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COLUMNIST.

Byline: DAVID STOCKDALE

IN the spirit of Jeremy Corbyn's call for a more civilised politics in Britain, I am going to start this column by saying something nice about the Conservative Party. Brace yourselves! The Tories deserve recognition for their unquestionable skill at public relations and marketing. How else can you explain their ability to sell the great austerity deception to the British people?!

Austerity is socially moribund and economically illiterate. It simply does not work, which renders the fact that David Cameron has been able to convince most people otherwise as something quite remarkable and therefore deserving of recognition.

Most people in Britain are fair minded but austerity is fundamentally unfair. Austerity disproportionately impacts the people in our society who did least to cause it and who can least afford to shoulder its burdens. It is ruining lives in ways that many of us cannot even comprehend and what is tragic is that those lives are being ruined for nothing because austerity cannot possibly achieve its stated aims. Simply put, you cannot grow an economy by putting people out of work and into poverty, or by decimating public services and slashing investment, Austerity is a political choice not an economic one, and there is another way.

I have spent the last few months working on Jeremy Corbyn's successful campaign for the Leadership of the Labour Party. His call for a different kind of politics in Britain is not simply about being nicer to each other. It's about rebuilding our society so it serves the many and not the privileged few. Jeremy Corbyn's message is clear: Labour is now the only antiausterity party in Britain. That is not just rhetoric but the strongest indication yet of what we can expect from a Labour Government in 2020. Labour needs to start defending its domestic record in Government and desperately needs to challenge the myth that over-borrowing caused the financial crash in 2007. You cannot blame the people for accepting this as truth if it is the only thing they have heard for the last five years. So what is the truth? The truth is that Labour profligacy did not cause the global financial meltdown in 2007. People did not queue for days outside Northern Rock because Labour spent too much money on hospitals and schools or on the salaries of doctors, nurses and teachers.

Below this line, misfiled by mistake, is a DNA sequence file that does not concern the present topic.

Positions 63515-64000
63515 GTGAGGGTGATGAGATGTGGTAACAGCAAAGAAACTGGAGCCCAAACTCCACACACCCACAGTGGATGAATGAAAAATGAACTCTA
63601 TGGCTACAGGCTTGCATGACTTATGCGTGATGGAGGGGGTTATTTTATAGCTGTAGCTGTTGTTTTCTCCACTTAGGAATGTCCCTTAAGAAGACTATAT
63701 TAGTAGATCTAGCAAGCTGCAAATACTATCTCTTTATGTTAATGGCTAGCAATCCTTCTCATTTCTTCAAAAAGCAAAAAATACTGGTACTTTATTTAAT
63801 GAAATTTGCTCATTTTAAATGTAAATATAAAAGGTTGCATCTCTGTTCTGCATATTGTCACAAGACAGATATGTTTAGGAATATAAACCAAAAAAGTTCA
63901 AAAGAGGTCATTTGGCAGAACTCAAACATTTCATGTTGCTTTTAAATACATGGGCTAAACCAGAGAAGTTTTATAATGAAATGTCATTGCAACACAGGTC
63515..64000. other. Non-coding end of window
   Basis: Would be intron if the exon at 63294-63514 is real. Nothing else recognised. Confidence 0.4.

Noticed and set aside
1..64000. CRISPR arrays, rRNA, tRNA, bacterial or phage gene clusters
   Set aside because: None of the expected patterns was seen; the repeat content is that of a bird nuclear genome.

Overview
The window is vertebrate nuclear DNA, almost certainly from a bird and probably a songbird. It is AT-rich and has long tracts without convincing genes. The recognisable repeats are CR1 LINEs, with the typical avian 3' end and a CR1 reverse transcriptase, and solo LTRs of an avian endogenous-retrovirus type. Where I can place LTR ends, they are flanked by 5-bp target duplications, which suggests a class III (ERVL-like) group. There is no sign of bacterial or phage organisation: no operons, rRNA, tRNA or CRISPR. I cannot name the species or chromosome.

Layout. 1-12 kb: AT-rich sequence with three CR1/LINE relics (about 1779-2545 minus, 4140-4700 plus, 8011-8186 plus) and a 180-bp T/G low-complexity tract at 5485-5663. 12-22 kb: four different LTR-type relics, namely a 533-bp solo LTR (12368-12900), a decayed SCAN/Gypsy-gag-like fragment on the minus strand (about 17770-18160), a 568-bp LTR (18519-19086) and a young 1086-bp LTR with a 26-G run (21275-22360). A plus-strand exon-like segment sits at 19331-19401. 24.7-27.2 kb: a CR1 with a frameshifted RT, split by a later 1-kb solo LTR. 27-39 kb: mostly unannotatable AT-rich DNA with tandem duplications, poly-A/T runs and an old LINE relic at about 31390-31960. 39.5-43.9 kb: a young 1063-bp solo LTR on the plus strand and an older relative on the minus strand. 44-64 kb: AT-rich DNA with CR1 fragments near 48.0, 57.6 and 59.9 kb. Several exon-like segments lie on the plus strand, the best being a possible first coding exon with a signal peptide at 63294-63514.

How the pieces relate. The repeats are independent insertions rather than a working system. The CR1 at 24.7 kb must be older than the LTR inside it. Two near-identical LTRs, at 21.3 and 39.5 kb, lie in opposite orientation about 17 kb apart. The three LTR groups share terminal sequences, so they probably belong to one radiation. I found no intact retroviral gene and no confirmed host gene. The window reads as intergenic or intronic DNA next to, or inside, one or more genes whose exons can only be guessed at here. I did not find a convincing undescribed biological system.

The financial meltdown was caused by greedy bankers liberated from the shackles of regulation and, far from causing the financial meltdown, Labour did much to lessen its impact.

After 10 years in Government, the Labour Party had much to be proud of and our Chancellor and subsequent Prime Minister Gordon Brown deserves more credit that he gets for his solid stewardship of the British economy during his time in office. Imagine where we would be if he had allowed Britain to adopt the Euro or if he hadn't put together a bailout package which saw banks renationalised and the British economy saved from an incomprehensible armageddon. History will judge Mr. Brown much more favourably than contemporary public opinion, that you can be sure of.

We cannot claim to be a fair I am fortunate enough to represent, as a councillor, the area in Newcastle where I grew up and where I still live, Blakelaw. During Jeremy's campaign society when so many people are treated so unfairly we would often talk about Blakelaw and the challenges our community faces as a consequence of austerity. I see how some of the residents I represent are struggling with the sort of choices that in the seventh richest economy on Earth no one should have to make.

Something has to change because the alternative is too horrific to even contemplate. We cannot claim to be a fair society when so many people are being treated so unfairly.

I hope that if Jeremy Corbyn achieves anything as Labour leader it is to shake Britain out of its collective political apathy and awaken the people to the reality of just how unfair our country has become. All is not lost, we can be great again but not by building an economy that enriches the rich by impoverishing the poor.

? Coun David Stockdale is a Labour councillor in Newcastle representing Blakelaw Ward. You can follow him on Twitter @DavidStockdale

We cannot claim to be a fair society when so many people are treated so unfairly
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Title Annotation:News; Opinion; Columns
Publication:The Journal (Newcastle, England)
Date:Oct 14, 2015
Words:731
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